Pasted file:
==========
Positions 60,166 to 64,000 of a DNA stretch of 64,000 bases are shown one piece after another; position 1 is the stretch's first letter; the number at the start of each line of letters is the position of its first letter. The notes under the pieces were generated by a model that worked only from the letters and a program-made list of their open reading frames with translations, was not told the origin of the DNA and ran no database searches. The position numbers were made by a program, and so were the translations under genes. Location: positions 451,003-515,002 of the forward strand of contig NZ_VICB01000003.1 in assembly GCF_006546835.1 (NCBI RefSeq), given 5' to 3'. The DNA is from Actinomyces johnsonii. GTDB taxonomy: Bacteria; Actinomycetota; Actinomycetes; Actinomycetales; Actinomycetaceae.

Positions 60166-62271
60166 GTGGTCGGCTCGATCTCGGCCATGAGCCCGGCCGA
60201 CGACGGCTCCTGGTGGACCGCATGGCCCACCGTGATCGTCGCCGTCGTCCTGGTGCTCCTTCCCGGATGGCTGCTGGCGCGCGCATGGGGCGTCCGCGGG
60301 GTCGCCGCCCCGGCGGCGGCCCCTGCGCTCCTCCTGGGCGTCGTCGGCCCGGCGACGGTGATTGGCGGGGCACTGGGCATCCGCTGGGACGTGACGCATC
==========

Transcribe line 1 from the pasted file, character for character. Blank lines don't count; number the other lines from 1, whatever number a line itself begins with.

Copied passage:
Positions 60,166 to 64,000 of a DNA stretch of 64,000 bases are shown one piece after another; position 1 is the stretch's first letter; the number at the start of each line of letters is the position of its first letter. The notes under the pieces were generated by a model that worked only from the letters and a program-made list of their open reading frames with translations, was not told the origin of the DNA and ran no database searches. The position numbers were made by a program, and so were the translations under genes. Location: positions 451,003-515,002 of the forward strand of contig NZ_VICB01000003.1 in assembly GCF_006546835.1 (NCBI RefSeq), given 5' to 3'. The DNA is from Actinomyces johnsonii. GTDB taxonomy: Bacteria; Actinomycetota; Actinomycetes; Actinomycetales; Actinomycetaceae.